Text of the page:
The usually stingy LSU defense spent much of Saturday afternoon watching red jerseys disappear.
Ole Miss put on an offensive clinic for three-plus quarters, piling up 423 yards on its first 66 plays and routinely beating the LSU secondary over the top for big plays.
Then came the time for a knockout blow.
But instead of allowing a bad day at the office to spiral into an embarrassing loss, the LSU defense stood its ground when the game was in the balance, making just enough plays to hold off Bo Wallace and the Rebels in a 41-35 victory.
“It’s just perseverance,” LSU defensive end Barkevious Mingo said. “We know we have to get stops, and we know they’re coming. We’ve just got to hang in there and just buckle down and come to play when the play is called.”
LSU’s defense never came to play more than on Ole Miss’ penultimate possession.
With the score tied and the clock ticking toward five minutes, Wallace connected with Randall Mackey for a 37-yard gain, setting the Rebels up first-and-10 at the LSU 16 with a chance to take the lead with a touchdown or a field goal.
The next three plays were key in determining the outcome.
On first down, Carlos Davis was stopped by Anthony Johnson and Ego Ferguson for a 2-yard loss. The next play, Wallace was sacked by Johnson for an 11-yard loss.
Lavar Edwards sacked Wallace on third down, sending Ole Miss all the way back to the 36 with the 7-yard loss.
The Rebels still tried the field goal for the lead, but Bryson Rose misfired on the 53-yard attempt with 4:18 to play. LSU then marched to a Jeremy Hill touchdown run, punching in the go-ahead score with only 15 seconds left.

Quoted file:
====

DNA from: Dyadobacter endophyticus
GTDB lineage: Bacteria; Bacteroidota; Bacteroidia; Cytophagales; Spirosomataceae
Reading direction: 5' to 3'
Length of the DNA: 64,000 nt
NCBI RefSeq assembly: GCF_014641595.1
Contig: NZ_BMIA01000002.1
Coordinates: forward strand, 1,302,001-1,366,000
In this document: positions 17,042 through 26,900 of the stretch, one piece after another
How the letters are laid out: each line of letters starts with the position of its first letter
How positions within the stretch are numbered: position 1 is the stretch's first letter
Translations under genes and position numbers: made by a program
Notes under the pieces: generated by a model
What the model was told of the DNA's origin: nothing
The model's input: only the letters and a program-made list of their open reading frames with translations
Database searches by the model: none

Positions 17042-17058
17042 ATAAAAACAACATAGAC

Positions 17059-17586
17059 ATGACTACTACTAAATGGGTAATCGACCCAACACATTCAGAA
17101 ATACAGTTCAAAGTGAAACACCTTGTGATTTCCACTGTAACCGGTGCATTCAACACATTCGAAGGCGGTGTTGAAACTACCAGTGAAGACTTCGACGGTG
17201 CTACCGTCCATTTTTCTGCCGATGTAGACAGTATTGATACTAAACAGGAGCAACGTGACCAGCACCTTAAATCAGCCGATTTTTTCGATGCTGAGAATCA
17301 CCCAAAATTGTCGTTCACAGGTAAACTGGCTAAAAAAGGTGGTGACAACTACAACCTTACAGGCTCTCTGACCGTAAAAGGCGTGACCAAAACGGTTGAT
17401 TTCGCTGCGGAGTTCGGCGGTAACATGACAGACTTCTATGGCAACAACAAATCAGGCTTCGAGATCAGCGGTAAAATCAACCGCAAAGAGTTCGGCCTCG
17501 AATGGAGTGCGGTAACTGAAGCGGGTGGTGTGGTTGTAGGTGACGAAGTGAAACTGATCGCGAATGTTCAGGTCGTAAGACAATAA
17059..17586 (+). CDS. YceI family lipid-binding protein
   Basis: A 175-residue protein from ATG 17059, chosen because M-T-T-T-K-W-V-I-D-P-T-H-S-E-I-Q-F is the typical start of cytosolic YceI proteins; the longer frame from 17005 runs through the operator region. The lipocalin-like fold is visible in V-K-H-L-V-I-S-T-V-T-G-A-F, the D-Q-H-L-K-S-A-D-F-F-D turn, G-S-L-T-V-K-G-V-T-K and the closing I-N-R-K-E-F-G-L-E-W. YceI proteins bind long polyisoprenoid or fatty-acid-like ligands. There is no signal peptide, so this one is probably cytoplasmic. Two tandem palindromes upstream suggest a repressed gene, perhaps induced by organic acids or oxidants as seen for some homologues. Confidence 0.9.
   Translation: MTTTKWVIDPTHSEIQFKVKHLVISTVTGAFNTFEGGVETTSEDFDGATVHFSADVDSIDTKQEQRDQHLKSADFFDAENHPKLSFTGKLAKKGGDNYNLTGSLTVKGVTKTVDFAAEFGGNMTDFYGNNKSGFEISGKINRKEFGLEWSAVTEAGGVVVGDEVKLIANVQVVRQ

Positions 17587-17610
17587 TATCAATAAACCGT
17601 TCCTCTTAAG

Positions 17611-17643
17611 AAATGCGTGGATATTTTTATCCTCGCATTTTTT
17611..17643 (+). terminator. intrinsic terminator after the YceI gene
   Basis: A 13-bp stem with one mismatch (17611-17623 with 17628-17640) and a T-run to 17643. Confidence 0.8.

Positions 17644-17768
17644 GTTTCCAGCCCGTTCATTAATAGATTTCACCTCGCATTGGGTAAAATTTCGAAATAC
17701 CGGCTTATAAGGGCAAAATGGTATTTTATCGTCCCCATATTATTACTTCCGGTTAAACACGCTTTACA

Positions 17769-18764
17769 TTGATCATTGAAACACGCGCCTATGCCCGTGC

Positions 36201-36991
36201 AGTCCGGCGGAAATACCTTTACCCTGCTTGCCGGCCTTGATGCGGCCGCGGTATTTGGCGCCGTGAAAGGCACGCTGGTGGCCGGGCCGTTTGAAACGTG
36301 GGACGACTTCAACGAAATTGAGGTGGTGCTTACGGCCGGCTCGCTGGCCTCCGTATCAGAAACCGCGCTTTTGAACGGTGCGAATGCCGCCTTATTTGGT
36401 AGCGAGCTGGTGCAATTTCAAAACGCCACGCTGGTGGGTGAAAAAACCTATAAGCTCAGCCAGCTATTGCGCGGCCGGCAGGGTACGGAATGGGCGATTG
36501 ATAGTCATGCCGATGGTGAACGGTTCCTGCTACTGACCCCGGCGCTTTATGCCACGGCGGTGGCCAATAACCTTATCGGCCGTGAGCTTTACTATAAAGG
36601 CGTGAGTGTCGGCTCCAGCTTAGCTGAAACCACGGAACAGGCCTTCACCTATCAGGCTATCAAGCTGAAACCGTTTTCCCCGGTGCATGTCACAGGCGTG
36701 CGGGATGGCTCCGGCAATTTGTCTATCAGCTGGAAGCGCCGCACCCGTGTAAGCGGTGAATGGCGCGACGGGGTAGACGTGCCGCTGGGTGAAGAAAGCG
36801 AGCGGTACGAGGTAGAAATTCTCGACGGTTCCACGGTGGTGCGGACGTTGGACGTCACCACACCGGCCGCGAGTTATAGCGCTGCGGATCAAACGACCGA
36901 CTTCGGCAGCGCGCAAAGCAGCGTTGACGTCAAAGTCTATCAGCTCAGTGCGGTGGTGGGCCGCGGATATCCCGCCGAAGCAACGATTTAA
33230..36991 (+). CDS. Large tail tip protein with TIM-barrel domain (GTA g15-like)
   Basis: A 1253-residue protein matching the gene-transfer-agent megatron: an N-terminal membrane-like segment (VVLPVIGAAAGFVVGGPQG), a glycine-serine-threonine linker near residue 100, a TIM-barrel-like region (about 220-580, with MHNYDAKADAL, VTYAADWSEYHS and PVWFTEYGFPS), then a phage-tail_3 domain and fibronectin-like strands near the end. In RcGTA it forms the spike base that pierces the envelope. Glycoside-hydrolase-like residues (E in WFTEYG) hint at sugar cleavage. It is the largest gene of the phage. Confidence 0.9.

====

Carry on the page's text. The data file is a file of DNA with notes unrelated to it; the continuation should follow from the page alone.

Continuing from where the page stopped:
“We knew going into the series that the defense had to make a stand,” defensive tackle Bennie Logan said. “It was a good stop for us as a unit to give the ball back to our offense and give them a chance to go down and get a score.”
The strong effort late helped the LSU defense escape a day filled with head-scratching lowlights.
Wallace gave Ole Miss the early lead when he raced 58 yards to a touchdown on a quarterback keeper, sparking a read-option ground game that would finish with 147 yards on 41 carries.
But most of the damage Wallace and the Rebels did came through the air.
Wallace connected on only 15 of 35 passes, but big plays against the young LSU secondary resulted in 310 passing yards. Receiver Donte Moncrief had six catches for 161 yards, including touchdown receptions of 56 and 30 yards.
“What we’ve got to do is, we’re going to spend six days between now and the next game working on pass defense,” Miles said. “This is the kind of film that will be truly beneficial.”
The 35 points were the most surrendered by an LSU defense since the last time Ole Miss came to town, a 43-36 Tigers win.
But it wasn’t enough for the Rebels to pull the upset.
“We had been in battles like this before, once against Texas A&M and then against Alabama,” defensive end Sam Montgomery said. “We had been there before. We knew what to expect and how to handle it.”
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